The neural basis of trajectory computations in rodent posterior parietal cortex and hippocampus
AuthorBower, Mark R.
AdvisorMcNaughton, Bruce L.
MetadataShow full item record
PublisherThe University of Arizona.
RightsCopyright © is held by the author. Digital access to this material is made possible by the University Libraries, University of Arizona. Further transmission, reproduction or presentation (such as public display or performance) of protected items is prohibited except with permission of the author.
AbstractSpace is a fundamental property of nature, so it is not surprising that the processing of spatial information involves many brain structures, including the posterior parietal cortex (PPC) and hippocampus. The PPC represents body position in multiple frames of reference, aligning the reference frames of different parts of the body to cooperate in the performance of a task. Hippocampal "place cells" increase their firing rates in specific locations, and place cell responses can be based on information encoded in multiple reference frames, including external, sensory-based reference frames or internal, memory-based frames. The computation of whole-body trajectories is common to all navigation tasks, but little is known about how this computation is performed. Rats were trained to run to distant targets that were presented either randomly or as segments of sequences. When rats were trained to make direct trajectories to distant targets that were presented in random order, no evidence was found that hippocampal place cells encoded distant goals. When rats learned a sequence of goals that contained a repeated segment, hippocampal place cell activity along the repeated segment remained the same. This showed that differential hippocampal codes were not required for rats to differentiate overlapping sequential contexts. Differential hippocampal codes could be formed, however, if rats learned sequences of goals under specific conditions, reflecting differential activity from neural structures outside the hippocampus. At the initiation of trajectories, the phase of hippocampal theta was reset at the peak acceleration of the rat. The activity of some parietal neurons was modulated by hippocampal theta, though the magnitude of modulation was not as great as that for hippocampal units, and the preferred firing phase of parietal units differed from that of theta-modulated place cells. Two classes of units in PPC responded differentially during the early and late stages of trajectories: one class with an increased firing rate during the early stages of trajectories, and the other with an increased firing rate during the late stages. These results provide a foundation for future studies of parieto-hippocampal interactions during trajectory planning.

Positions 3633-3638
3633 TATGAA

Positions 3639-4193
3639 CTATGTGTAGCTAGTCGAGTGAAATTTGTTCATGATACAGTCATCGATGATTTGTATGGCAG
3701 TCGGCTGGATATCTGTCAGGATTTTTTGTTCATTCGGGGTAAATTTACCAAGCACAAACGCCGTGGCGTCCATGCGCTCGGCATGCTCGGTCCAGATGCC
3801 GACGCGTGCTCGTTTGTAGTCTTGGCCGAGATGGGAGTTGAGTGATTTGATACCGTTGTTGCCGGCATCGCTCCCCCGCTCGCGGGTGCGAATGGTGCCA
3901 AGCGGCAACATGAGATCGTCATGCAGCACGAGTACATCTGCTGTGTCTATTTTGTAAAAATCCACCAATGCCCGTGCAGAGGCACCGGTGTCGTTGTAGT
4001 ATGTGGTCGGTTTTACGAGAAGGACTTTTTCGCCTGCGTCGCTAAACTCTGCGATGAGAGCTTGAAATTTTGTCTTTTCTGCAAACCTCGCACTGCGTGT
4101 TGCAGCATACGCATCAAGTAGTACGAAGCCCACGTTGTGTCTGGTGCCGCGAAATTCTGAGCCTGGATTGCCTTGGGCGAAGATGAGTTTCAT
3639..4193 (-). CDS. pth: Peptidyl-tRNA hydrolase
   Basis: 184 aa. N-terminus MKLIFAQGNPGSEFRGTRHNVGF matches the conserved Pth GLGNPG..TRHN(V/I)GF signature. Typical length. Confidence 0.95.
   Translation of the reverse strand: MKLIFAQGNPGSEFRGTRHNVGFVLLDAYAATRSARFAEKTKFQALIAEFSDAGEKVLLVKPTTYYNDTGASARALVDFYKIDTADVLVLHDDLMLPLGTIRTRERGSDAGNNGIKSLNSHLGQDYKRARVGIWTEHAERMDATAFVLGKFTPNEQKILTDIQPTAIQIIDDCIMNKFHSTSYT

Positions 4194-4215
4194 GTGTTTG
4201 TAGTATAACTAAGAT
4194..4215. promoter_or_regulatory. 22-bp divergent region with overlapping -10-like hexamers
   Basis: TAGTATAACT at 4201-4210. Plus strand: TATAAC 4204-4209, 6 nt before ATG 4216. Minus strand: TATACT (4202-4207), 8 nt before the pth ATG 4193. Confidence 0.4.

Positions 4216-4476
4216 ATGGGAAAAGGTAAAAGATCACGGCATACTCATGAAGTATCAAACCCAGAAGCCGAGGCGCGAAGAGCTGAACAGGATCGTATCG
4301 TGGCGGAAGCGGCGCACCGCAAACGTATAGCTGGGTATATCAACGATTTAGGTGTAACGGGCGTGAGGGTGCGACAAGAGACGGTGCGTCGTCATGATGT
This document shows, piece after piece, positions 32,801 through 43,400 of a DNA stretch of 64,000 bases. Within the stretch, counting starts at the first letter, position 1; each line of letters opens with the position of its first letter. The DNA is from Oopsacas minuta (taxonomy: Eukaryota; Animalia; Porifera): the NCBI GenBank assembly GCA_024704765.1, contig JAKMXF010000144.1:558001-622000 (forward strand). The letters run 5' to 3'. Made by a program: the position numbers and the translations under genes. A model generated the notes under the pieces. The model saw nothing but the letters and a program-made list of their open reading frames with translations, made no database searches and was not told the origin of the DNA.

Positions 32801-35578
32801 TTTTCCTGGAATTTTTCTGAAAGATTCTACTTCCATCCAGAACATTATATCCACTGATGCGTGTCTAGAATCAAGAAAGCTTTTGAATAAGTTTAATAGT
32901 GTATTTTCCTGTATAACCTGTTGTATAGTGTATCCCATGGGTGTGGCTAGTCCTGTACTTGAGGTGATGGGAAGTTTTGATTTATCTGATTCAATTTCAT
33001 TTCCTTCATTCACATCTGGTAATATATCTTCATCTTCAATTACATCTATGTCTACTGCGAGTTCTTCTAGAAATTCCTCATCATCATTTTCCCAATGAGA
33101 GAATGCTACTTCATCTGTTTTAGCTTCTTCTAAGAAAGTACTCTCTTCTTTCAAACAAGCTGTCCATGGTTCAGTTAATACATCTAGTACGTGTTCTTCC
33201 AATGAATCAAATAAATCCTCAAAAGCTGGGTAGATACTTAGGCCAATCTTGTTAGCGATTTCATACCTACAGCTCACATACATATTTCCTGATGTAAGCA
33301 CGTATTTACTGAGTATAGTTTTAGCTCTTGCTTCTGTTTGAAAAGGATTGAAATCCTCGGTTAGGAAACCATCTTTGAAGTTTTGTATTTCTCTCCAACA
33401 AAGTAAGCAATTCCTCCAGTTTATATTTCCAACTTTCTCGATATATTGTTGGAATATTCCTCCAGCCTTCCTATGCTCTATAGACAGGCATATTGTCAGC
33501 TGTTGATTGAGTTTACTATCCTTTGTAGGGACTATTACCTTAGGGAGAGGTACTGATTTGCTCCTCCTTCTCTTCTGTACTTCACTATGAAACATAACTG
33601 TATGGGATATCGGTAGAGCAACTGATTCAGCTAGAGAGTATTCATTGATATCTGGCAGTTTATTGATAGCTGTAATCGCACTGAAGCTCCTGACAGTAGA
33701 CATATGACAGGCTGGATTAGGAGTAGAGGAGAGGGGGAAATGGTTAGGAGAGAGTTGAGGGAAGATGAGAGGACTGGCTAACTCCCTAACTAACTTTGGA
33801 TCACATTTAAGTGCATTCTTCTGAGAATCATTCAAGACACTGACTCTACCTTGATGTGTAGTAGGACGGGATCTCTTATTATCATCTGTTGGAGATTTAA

Degree ProgramGraduate College